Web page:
- Make it dairy-free: use coconut oil in place of butter or ghee.
- Want it grain-free? Make up the difference by replacing oats with nuts and/or seeds.
- Looking to cut out refined sugar? Use raw honey or maple syrup.
- Want to reduce/eliminate sugar in general? Gradually reduce the amount in the recipe. (Sugars give granola its brown color and crunch, though, so be prepared for paler, softer results.)
The baby boomers, those I call the “fat is evil” generation, may balk at the amount of fat in this recipe, but you should know that beneficial fats (those with a high omega-3 to omega-6 ratio, such as those found in nuts and pastured butter) and coconut oil have been rehabilitated after six decades of pariah-hood. And the protein and fat content of granola are what set it apart from the carb-heavy cold cereal aisle: granola will keep you full much longer.
Better yet, granola can be served in many different ways: as cold cereal with dairy or other milk, yes, but also as a yogurt (or ice cream!) topping, salad bar item, part of a parfait, sprinkled over fresh fruit, or even just dry as a portable snack.
Below is the granola recipe from my Fl!p Your K!tchen cookbook: remember, I’m trying to encourage creativity and reduce discomfort with ambiguity in the kitchen—all without leading you down the path of bad 70s hippie food!
As long as you keep your grains/nuts/seeds/dried fruit to approximately 7–8 cups, you should be fine.
Try it out, then leave me a comment about what variations you attempted. (Or leave me a comment and defend your favorite 70s hippie food—I’m even willing to be convinced about lentil loaf!)
Endless variations, easy to make in bulk, doubles as a snack – what’s not to like?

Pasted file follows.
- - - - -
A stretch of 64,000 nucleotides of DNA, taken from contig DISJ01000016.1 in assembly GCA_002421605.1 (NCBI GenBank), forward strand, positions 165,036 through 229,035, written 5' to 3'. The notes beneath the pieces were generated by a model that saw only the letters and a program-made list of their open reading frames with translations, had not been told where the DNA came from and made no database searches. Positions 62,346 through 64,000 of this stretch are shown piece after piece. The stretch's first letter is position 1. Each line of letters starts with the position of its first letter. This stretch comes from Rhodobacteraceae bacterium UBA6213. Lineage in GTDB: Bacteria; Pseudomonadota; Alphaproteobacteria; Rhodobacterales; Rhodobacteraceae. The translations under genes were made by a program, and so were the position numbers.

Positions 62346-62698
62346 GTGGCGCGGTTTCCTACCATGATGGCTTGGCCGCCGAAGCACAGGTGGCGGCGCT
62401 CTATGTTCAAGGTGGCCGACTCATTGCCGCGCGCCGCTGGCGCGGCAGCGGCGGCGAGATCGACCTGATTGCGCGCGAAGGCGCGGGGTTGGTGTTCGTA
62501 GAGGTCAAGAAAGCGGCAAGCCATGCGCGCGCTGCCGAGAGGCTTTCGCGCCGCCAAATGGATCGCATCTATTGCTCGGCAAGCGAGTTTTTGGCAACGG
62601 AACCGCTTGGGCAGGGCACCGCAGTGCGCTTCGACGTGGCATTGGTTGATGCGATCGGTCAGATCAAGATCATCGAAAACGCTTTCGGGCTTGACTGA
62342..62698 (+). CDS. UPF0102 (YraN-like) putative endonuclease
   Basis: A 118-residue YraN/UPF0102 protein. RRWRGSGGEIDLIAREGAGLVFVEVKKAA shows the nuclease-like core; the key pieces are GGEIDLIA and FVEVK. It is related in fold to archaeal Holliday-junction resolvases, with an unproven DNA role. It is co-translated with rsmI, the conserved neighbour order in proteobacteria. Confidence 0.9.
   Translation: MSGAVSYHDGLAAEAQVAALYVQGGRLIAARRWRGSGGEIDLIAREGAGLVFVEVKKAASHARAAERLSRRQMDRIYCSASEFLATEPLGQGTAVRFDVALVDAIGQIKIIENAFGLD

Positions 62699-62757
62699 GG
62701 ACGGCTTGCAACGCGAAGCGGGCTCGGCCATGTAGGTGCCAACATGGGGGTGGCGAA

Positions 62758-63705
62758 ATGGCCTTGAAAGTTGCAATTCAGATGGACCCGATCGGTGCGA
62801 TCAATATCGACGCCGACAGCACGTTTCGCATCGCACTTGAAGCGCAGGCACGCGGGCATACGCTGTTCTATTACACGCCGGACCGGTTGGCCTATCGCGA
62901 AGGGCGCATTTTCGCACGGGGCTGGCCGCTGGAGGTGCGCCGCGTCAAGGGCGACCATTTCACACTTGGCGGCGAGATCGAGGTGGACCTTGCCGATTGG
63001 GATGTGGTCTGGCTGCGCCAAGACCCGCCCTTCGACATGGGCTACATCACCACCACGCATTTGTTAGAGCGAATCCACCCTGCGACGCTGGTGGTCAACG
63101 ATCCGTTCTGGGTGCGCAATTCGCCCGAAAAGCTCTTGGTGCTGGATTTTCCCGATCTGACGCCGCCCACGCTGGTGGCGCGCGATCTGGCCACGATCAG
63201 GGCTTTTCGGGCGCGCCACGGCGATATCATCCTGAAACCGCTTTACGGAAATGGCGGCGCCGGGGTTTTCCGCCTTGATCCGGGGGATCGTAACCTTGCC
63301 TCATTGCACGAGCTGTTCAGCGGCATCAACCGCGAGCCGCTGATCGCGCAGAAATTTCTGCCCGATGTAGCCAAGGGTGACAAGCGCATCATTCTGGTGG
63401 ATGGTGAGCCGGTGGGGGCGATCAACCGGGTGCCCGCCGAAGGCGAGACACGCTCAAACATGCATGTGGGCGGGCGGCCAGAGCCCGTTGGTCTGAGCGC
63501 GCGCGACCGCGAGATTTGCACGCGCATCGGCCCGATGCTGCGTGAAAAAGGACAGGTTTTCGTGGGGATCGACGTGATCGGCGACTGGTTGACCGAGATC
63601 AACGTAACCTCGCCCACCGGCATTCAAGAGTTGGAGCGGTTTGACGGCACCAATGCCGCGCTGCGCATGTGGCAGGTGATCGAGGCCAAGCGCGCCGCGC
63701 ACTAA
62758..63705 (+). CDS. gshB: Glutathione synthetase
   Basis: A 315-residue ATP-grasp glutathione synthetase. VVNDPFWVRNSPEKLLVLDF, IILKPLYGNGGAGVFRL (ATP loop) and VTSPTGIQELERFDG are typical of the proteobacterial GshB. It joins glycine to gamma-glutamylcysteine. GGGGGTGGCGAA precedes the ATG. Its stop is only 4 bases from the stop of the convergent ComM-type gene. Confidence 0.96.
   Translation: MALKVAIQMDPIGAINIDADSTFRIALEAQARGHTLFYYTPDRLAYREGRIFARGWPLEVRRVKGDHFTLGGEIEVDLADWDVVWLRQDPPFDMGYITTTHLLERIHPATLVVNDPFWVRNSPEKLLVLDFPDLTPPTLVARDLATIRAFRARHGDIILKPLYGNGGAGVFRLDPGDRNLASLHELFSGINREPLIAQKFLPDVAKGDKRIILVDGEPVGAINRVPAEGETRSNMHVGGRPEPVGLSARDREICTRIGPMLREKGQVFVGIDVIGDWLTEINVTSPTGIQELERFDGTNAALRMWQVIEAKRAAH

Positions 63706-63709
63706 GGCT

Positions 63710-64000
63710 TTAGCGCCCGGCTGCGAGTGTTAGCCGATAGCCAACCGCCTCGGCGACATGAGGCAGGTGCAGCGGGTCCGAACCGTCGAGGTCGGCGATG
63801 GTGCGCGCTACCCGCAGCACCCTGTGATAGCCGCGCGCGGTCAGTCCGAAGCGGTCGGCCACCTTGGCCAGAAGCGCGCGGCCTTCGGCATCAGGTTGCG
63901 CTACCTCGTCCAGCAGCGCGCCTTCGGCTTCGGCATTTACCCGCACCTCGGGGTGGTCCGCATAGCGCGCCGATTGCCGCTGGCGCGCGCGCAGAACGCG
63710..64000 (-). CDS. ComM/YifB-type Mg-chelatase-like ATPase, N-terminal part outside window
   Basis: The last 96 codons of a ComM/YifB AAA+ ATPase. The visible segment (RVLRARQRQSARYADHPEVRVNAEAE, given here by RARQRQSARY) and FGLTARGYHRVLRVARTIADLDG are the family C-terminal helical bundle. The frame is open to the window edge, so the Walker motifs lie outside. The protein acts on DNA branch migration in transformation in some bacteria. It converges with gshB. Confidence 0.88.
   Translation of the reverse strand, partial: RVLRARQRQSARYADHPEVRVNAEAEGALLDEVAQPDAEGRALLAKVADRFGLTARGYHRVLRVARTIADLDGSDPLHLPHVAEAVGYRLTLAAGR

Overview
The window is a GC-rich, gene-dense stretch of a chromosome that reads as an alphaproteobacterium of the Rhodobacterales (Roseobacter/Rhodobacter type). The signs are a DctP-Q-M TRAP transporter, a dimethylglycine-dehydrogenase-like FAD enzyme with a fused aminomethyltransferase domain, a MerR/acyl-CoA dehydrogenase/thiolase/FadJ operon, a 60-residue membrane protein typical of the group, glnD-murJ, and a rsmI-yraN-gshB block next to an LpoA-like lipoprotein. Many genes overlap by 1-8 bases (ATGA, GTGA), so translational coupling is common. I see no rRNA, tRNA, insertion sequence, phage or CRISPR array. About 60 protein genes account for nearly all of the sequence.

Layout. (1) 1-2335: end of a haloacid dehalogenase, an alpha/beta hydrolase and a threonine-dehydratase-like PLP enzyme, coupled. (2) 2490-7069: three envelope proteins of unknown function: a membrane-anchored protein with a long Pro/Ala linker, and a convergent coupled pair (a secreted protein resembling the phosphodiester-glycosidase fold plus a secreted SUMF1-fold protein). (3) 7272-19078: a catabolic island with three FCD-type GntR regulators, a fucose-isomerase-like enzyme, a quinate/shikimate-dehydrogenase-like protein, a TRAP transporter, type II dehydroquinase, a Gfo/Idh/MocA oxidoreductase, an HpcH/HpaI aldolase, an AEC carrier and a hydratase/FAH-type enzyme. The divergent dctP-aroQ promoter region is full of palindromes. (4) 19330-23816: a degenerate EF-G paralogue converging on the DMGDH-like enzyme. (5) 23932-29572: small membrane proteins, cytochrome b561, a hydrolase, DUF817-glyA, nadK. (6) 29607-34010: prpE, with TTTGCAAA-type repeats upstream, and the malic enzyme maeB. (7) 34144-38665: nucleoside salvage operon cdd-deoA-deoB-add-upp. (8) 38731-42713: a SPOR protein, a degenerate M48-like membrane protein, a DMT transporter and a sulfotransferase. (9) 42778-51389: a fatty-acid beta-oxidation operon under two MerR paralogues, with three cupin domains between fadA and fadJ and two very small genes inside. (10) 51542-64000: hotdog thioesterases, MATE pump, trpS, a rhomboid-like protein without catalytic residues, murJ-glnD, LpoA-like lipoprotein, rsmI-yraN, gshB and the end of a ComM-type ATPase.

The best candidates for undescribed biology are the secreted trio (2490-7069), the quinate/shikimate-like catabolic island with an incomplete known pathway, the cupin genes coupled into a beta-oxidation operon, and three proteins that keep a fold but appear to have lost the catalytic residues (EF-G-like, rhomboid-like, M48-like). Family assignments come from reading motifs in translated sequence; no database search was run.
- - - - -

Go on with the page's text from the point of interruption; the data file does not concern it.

Makes 6+ cups
- 3 c rolled oats
- 1 c walnuts, coarsely chopped
- 1 c raw sliced almonds
- ½ c raw unhulled sesame seeds
- ½ c flax seeds
- ½ c raw sunflower seeds
- ½ c raw pumpkin seeds
- ½ c shredded unsweetened coconut
- ½ c raisins
- 1 T ground cinnamon
- 2 tsp ground ginger
- 1 tsp ground cardamom
- T butter or ghee, melted
- c raw honey
- T vanilla extract
- ½ tsp salt, more to taste
- Preheat oven to 250°F and line a rimmed baking sheet (or two) with parchment paper. You want the granola to be spread thinly and evenly in order to get the best results.
- Combine all the dry ingredients (oats through cardamom) in a large bowl.
- Combine remaining ingredients and pour over oat mixture. Mix gently – I find that hands work best for this!
- Spread evenly on baking sheet and bake for 1¼ hours, turning the pan half way through. Don’t worry if it’s not browning or crisping – it will crisp up as it cools.
Remove from the oven and cool to room temperature.
- Breaking up any large chunks, transfer to an airtight container and store for up to 2 weeks at room temperature. Serve dry as a snack or with milk as a cold cereal.
Variations + Fl!ps
Infinite: limited only by your imagination. If you are hesitant to experiment, start by changing just the spices you use or replacing the type of dried fruit—dried cherries are a great addition. And of course, chocolate chips….
Granola can be frozen in airtight containers for up to 3 months: Cool to room temperature, then refrigerate overnight before freezing. It may need to be re-crisped briefly (10 minutes) in a 250°F oven after thawing at room temperature overnight.